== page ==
I am continuously producing a message to a topic using pykafka

producer.produce('test')

I would like to get the most recent message. I found a solution on the pykafka Github page which suggests:

client = KafkaClient(hosts="xxxxxxx")
topic = client.topics['mytopic']
consumer = topic.get_simple_consumer(
    auto_offset_reset=OffsetType.LATEST,
    reset_offset_on_start=True)
LAST_N_MESSAGES = 2
offsets = [(p, op.next_offset - LAST_N_MESSAGES) for p, op in consumer._partitions.iteritems()]
consumer.reset_offsets(offsets)
consumer.consume()

However, I don't really understand what is going on here, and it only gets the most recent message if there are at least two messages already there.

Is there a more robust solution?

It's important to define precisely what you mean by "most recent message". In a Kafka topic with more than one partition, it's actually not possible to know which of the most recent messages on each partition is the globally most recent message without examining the message contents. It's also important to define when you want to get the most recent message(s) - do you want them once, right now? Do you want to start consuming from the most recent message and then continue consuming messages as they're added to the topic? Do you want to periodically get only the newest N messages?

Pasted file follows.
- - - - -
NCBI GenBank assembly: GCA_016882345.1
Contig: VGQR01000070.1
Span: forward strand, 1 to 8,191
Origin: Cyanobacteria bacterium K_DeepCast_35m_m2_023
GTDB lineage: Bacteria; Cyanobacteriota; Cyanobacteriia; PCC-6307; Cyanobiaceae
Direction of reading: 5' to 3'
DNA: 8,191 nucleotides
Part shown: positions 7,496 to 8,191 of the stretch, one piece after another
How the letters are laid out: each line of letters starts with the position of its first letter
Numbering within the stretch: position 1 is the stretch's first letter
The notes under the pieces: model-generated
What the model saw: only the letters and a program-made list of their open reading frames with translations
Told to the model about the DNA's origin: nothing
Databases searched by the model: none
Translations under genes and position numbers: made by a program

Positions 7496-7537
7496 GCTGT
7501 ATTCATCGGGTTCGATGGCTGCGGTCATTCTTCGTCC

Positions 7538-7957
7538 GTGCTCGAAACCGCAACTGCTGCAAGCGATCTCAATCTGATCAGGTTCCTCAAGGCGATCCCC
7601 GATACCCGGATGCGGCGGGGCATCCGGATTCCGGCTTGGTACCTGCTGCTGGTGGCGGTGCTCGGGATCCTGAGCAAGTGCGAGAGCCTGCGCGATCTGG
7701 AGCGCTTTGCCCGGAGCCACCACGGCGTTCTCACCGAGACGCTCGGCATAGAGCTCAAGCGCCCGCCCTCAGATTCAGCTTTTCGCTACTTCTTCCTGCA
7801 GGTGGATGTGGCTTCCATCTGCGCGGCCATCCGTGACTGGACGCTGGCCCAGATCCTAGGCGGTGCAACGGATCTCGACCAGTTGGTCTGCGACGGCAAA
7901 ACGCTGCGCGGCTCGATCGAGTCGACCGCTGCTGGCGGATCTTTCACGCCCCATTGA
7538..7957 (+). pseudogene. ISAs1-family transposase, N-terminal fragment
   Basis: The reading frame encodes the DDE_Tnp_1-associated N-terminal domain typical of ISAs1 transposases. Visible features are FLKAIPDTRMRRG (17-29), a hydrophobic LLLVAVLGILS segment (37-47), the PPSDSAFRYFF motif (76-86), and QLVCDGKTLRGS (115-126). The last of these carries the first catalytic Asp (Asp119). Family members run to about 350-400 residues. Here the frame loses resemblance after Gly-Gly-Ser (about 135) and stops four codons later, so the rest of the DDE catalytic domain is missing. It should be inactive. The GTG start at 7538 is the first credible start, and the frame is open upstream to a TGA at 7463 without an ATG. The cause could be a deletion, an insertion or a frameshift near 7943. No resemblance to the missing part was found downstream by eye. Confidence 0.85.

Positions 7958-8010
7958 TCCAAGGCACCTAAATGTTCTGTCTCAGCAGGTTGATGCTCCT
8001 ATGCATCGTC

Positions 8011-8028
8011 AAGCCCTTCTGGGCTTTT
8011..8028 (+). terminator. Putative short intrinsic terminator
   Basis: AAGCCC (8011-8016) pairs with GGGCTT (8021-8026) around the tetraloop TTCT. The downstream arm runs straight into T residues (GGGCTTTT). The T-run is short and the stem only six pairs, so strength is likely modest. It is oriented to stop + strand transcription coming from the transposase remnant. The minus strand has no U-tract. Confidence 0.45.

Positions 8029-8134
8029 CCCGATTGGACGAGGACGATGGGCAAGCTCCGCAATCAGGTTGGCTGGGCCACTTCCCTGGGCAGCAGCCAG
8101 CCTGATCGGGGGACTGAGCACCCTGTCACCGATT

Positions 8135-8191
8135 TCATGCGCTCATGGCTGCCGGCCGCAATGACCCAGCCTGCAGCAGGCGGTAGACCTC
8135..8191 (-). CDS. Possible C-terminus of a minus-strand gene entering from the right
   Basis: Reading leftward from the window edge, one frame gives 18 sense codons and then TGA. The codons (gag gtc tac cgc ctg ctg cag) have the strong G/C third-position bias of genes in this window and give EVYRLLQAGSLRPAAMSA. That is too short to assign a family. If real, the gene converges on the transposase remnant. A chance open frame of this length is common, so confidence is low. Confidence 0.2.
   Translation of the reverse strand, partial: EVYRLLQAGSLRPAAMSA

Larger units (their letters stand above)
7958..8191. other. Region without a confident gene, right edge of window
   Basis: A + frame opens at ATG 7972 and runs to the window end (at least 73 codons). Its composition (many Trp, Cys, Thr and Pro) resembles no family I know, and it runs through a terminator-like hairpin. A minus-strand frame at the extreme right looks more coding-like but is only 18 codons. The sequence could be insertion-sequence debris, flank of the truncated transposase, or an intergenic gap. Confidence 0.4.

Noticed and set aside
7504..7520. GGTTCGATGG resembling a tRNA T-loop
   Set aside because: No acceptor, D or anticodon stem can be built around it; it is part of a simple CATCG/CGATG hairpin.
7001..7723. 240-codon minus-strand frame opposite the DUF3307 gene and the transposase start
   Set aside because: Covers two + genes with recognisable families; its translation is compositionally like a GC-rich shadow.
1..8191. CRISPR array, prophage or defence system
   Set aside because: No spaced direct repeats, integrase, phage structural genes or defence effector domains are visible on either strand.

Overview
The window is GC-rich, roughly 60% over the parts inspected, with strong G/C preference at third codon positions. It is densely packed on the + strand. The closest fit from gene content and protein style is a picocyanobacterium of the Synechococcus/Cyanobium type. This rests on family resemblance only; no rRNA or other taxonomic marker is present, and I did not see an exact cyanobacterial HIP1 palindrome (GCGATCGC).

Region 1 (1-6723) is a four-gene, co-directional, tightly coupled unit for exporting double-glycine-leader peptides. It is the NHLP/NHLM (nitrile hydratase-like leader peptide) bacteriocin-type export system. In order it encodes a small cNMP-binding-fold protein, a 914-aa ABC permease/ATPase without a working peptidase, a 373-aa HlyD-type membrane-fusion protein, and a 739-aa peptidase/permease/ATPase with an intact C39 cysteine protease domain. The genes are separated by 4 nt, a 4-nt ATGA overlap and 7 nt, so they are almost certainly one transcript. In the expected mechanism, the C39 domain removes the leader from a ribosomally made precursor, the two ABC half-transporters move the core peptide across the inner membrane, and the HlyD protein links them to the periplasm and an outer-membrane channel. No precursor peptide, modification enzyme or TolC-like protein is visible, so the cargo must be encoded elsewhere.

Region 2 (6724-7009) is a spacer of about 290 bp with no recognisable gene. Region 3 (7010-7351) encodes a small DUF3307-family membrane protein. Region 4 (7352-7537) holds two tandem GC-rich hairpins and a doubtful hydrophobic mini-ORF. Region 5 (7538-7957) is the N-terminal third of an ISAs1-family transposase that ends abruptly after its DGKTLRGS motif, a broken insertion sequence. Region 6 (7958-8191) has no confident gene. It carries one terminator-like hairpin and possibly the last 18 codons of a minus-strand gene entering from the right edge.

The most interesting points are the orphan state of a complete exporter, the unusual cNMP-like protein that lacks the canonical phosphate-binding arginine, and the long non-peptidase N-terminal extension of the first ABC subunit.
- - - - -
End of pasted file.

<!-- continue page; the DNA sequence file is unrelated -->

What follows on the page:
The recipe you included above (the basis of which I wrote for the PyKafka documentation) gives you the last N messages per partition for your choice of N. If you want to get only the last message, you can simply set LAST_N_MESSAGES to 1. Essentially the recipe examines the latest offset consumed per partition, then resets the consumer's offset to exactly LAST_N_MESSAGES before that. When you consume from this point, you're getting only the last N messages of the partitions.

All of that said, if you're simply interested in starting to consume from the end of the topic, you can use this:

consumer = topic.get_simple_consumer(
    auto_offset_reset=OffsetType.LATEST,
    reset_offset_on_start=True)

and start consuming normally.

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